The Good Doctor” is not in good shape as he goes through the motions of going off to work on May 17’s Episode 17 of Season 4, “Letting Go.” He characteristically quotes the statistics for pregnancy loss to bring him understanding and context. Neither Freddie Highmore nor Paige Spara has been better or more powerful in their portrayal of parents suffering pregnancy loss, trying to find their way through grief. Bar none, this is by far the best episode of Season 4 thus far, with the season finale airing next week.

“Are you sure you're alright?” Shaun asks Lea.

She confesses that “alright is a stretch.” However, in her next breath, she insists that getting back to normal is the best thing to do, relating that in a few days, she will be joining “The Good Doctor” at the hospital.

The entire team is stupefied to see Dr. Murphy at work. He is questioned by everyone, but Dr. Lim (Christina Chang) is not going to second-guess his decision, despite registering her surprise. “I prefer to work,” speaks “The Good Doctor,” but it isn't long before distraction brings him into some very hot water.

A diagnosis goes wrong, then right, in ‘The Good Doctor’

Dr. Park (Will Yun Lee) initially engages with Artie (Derek McGrath), who knows he's having heart failure. He’s sure of the diagnosis because it was made by the surgeon who performed his bypass surgery only a month ago.

Dr. Paul Nakano (Hiro Kanagawa) is one of the most interesting characters added to “The Good Doctor” in a while. Instantaneously, Dr. Andrews (Hill Harper) offers deference and respect to the man who was his Chief of Surgery along his professional path. Andrews reminds that “you did your job too well,” to the innovator and elder, noting that the patient's heart is pumping too strong for the aortic valve.

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Nakano proposes a new technique that doesn't require doctors to “open up” the patient so quickly after bypass. It's all good until Artie’s cold feet concern “The Good Doctor.”

Artie flags down “The Good Doctor” as just a “person in the hallway.” Dr. Murphy does his best to make the call button accessible to the patient and provide socks for his very cold feet.

In addition, Shaun is adamant that the procedure will be life-threatening for Artie and discusses all the potential dangers. The patient signs on to “The Good Doctor’s” proposal for dissection.

Andrews is livid that “The Good Doctor” steps out of line so assuredly, with no higher-level consultation. He declares that “only because I am being professional,” Shaun can't see how angry he is. None of Dr. Murphy's dire thoughts about the dissection become reality, as Dr. Park relates to him. Park insists that he leave the hospital “while you're still forgivable.” Dr. Glassman (Richard Schiff) also pleads with his prodigy to return home and be with Lea.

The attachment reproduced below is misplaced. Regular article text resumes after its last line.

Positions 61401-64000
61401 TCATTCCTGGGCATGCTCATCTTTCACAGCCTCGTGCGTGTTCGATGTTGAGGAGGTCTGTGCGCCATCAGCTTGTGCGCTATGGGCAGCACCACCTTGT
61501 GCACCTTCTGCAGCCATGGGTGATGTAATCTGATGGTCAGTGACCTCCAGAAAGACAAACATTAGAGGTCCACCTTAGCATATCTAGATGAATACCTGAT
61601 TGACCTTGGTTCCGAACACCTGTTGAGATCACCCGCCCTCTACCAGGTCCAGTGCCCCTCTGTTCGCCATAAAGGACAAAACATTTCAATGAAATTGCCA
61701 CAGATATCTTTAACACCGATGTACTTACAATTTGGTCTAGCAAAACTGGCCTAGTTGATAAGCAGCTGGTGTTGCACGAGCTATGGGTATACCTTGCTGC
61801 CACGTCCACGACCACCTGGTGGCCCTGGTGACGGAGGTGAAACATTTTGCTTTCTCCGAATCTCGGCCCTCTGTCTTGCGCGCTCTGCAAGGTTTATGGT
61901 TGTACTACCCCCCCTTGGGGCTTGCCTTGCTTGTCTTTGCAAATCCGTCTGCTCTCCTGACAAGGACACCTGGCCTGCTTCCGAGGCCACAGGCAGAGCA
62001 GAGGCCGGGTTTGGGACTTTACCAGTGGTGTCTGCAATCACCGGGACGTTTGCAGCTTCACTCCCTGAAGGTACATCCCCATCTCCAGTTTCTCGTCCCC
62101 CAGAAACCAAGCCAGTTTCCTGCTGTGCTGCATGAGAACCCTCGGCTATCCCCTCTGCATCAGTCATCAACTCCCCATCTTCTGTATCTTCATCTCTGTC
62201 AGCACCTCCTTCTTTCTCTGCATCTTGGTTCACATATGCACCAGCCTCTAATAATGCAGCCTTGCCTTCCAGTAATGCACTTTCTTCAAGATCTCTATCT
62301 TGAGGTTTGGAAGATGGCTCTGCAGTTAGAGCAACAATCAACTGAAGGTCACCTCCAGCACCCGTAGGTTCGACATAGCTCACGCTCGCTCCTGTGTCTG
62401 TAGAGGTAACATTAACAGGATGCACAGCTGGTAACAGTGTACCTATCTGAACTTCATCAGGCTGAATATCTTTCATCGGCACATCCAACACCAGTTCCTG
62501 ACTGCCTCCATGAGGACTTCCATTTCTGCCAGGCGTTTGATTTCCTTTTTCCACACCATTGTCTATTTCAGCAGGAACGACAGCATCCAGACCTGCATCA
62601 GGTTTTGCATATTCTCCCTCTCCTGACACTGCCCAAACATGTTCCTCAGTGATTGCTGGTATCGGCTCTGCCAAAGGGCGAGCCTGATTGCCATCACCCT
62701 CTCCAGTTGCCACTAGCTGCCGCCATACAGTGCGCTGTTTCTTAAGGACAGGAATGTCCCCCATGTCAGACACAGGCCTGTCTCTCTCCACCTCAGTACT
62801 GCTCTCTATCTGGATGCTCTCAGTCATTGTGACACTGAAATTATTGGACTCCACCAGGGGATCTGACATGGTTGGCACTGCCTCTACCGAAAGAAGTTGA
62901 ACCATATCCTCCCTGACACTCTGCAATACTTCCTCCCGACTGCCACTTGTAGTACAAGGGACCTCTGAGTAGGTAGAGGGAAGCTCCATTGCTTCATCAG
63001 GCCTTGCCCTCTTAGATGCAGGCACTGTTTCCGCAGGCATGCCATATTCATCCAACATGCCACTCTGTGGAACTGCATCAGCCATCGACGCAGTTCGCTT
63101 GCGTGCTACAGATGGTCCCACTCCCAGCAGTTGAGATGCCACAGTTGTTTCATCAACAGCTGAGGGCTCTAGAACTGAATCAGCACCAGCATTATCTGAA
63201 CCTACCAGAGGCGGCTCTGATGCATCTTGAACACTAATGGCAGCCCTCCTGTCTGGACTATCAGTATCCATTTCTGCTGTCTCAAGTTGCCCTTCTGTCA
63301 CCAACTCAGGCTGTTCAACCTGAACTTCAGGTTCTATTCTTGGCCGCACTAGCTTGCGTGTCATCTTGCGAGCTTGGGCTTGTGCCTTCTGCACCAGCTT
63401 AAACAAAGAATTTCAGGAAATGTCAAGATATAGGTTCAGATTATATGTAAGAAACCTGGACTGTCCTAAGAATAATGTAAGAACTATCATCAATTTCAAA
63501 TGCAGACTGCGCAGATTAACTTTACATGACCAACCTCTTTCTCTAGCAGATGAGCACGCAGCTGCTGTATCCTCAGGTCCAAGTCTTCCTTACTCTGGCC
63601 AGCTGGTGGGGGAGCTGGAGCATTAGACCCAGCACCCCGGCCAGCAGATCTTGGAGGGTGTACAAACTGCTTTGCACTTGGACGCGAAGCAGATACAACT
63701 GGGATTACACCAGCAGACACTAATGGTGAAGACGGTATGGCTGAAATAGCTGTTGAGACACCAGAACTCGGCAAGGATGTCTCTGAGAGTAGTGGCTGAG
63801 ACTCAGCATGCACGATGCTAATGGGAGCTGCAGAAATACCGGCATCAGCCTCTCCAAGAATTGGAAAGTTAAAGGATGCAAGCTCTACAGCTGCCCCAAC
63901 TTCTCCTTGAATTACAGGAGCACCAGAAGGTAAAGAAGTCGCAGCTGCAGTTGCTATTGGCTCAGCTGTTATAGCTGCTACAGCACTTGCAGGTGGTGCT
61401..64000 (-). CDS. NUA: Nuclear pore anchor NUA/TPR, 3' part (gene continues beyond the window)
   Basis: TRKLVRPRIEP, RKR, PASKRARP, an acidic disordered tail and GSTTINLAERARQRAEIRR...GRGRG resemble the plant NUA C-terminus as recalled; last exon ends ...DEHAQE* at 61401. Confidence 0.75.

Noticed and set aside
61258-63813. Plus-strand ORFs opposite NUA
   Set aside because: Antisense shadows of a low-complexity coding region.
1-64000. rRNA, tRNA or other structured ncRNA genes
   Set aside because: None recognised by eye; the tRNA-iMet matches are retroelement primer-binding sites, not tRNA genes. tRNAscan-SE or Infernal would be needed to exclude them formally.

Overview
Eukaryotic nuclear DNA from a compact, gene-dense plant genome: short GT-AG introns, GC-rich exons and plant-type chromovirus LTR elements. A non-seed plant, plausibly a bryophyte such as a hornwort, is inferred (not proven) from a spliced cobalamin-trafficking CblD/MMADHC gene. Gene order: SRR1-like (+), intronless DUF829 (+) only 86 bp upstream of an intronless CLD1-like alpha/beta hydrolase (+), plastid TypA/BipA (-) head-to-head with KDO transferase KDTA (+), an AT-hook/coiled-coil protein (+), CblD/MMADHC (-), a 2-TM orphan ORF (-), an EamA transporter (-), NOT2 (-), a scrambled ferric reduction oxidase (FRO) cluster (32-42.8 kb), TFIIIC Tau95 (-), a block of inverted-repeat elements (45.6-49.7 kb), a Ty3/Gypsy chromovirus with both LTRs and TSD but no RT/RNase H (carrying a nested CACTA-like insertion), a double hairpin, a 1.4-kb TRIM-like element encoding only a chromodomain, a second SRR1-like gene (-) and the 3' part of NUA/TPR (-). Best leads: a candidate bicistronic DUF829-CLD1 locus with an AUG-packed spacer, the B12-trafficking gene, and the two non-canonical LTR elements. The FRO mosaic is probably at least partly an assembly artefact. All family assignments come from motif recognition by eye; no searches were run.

Lea runs the gauntlet of grief alone on ‘The Good Doctor’

On the homefront, Lea grapples with every dream, hope, plan, and memory for her daughter that she held so dearly only days before. She wanders between the couch and the bed, with no solace from her mother's persistent calls or the pain. She determines to get dressed and make her way to work. All along the hallway, her eyes convey the effort it takes to muster the words of thanks to each well-wisher. One person stresses that “the same thing happened to me—twice.” Lea begins to realize that she and “The Good Doctor” are not able to push through this pain as though it were any other daily distress in life.

Jordan Allen (Bria Henderson) offers her truly sympathetic condolences.

She relates her grandmother's funeral and the tributes from all the ladies of the church in their finest dresses and hats. She describes the special message given by the pastor. In closing, she says “we said goodbye to the past—you said goodbye to the future.” The loss of an “expectant child” leaves many without words. Simply being present through tears, anger, and loss can mean the world in millions of spoken and unspoken ways. The empathetic interplay shines onThe Good Doctor.”

Without Shaun’s presence, there is no opportunity for the couple to process emotion together.The Good Doctor” could have done much more good at her side.

Another gesture that speaks volumes is that Shaun is taking comfort from his toy scalpel -- the cherished gift saved for the most needed intervention.